We shared our thoughts on the book’s style, tone and sometimes complicated content, and discussed the similarities between Jay and Odysseus, who are equally multi-faceted and ‘complicated’ (to borrow Emily Wilson’s translation of ‘polytropos’, Homer’s opening description of his protagonist). Both men have anonymity in the narratives as well as nicknames derived from madness; they experience the trauma of war; undergo a process of self-realisation; challenge and learn from their sons (as their sons do from their fathers); travel to the underworld – both figuratively and literally as the Mendelsohns undertake a real life Odyssey across the Mediterranean – and experience ‘nostalgia’ first-hand. Yet, ironically, throughout the book Jay gets increasingly irked by Odysseus’ many failings, not least his mismanagement of his men and, in his eyes, his frequent fits of tears.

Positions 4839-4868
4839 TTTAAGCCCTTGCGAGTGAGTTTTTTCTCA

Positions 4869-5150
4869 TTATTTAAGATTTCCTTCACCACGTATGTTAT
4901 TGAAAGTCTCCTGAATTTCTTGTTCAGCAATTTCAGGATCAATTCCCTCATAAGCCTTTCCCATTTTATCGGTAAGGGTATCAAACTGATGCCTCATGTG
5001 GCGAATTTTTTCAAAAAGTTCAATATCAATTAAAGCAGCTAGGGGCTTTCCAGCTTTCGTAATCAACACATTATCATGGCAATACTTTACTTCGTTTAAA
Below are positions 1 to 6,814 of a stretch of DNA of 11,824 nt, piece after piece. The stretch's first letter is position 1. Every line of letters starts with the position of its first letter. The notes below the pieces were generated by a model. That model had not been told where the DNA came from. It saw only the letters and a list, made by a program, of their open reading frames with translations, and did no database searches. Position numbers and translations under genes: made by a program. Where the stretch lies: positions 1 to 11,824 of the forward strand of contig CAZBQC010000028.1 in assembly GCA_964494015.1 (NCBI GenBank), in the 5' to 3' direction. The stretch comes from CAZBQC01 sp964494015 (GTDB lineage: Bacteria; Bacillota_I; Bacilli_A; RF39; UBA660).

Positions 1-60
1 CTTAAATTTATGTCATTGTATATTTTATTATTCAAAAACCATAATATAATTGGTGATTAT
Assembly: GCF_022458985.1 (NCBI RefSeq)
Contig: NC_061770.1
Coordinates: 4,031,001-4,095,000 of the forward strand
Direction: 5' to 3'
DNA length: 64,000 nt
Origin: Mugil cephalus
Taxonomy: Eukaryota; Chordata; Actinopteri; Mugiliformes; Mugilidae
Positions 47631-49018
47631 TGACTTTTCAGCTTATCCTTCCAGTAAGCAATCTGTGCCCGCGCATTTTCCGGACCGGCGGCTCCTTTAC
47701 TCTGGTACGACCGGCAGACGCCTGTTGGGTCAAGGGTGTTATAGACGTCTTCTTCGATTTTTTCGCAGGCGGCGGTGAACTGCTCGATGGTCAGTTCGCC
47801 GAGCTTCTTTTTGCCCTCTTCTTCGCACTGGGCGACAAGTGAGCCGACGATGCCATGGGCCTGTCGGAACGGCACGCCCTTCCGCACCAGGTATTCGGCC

Mendelsohn’s academic points, refracted through the lens of his undergraduate students at (rather fittingly) Bard College in New York, are eloquently and powerfully expressed, and appeal to the seasoned scholar as well as a reader encountering the Odyssey for the first time. This is a compact yet expansive book that benefits from a close reading, firstly as it can take some time for the cast of characters to settle in the mind, and secondly because it encourages us to re-read and re-examine both ancient texts and our own lived experiences. Like the Odyssey, this felt like a book where everyone, from the reader to the author – Mendelsohn encounters new ideas from his students, his own reflections, and his father – gains knowledge, empathy and wisdom all at once. The structure, the repeating motifs, the heart and soul of the Odyssey are poured into this memoir and Mendelsohn may leave you thinking that perhaps life does resemble art after all.